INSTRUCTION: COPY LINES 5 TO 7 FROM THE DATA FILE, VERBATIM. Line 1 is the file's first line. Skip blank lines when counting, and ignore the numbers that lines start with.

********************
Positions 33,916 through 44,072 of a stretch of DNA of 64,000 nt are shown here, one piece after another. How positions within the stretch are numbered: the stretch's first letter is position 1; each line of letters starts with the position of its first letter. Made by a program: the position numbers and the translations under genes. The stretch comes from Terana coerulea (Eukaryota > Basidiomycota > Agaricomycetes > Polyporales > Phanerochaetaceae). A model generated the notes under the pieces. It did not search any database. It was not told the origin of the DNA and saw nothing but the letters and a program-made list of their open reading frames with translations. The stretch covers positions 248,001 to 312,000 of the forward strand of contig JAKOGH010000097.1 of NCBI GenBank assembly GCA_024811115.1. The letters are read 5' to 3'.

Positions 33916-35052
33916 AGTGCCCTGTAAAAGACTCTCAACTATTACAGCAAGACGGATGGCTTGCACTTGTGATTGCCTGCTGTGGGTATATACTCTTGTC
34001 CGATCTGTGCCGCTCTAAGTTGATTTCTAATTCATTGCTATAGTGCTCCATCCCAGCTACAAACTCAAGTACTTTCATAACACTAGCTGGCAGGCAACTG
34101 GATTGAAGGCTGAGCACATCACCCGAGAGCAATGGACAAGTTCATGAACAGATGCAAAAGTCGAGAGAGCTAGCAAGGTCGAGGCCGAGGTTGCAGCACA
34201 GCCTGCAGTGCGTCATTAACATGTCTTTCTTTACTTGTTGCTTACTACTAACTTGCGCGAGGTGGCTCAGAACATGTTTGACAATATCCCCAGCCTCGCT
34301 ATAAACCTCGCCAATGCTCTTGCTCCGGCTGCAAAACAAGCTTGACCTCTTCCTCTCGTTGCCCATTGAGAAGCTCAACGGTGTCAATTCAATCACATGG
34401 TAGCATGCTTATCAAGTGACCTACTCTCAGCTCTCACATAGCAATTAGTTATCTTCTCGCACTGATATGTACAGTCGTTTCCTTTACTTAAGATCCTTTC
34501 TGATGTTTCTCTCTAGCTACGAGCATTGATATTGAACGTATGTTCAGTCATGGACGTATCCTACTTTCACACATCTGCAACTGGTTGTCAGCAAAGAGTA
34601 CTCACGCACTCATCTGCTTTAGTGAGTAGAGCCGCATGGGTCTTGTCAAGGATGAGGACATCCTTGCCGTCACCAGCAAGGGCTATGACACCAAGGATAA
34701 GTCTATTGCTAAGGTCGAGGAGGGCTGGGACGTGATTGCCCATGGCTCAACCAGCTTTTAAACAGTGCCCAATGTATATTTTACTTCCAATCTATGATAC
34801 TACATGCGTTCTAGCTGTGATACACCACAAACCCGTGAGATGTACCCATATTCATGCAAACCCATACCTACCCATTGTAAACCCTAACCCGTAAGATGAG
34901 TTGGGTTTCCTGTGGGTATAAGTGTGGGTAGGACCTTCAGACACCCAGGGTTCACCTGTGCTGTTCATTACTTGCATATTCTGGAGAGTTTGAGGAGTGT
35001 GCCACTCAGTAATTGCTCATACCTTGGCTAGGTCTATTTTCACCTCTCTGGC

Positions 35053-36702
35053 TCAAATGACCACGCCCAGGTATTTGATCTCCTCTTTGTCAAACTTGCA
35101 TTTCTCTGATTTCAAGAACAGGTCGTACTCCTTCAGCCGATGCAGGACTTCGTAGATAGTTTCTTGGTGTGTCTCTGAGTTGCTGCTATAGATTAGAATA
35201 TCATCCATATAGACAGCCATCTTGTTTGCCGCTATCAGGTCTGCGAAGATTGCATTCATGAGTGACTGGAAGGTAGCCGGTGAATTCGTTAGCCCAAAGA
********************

34101 GATTGAAGGCTGAGCACATCACCCGAGAGCAATGGACAAGTTCATGAACAGATGCAAAAGTCGAGAGAGCTAGCAAGGTCGAGGCCGAGGTTGCAGCACA
34201 GCCTGCAGTGCGTCATTAACATGTCTTTCTTTACTTGTTGCTTACTACTAACTTGCGCGAGGTGGCTCAGAACATGTTTGACAATATCCCCAGCCTCGCT
34301 ATAAACCTCGCCAATGCTCTTGCTCCGGCTGCAAAACAAGCTTGACCTCTTCCTCTCGTTGCCCATTGAGAAGCTCAACGGTGTCAATTCAATCACATGG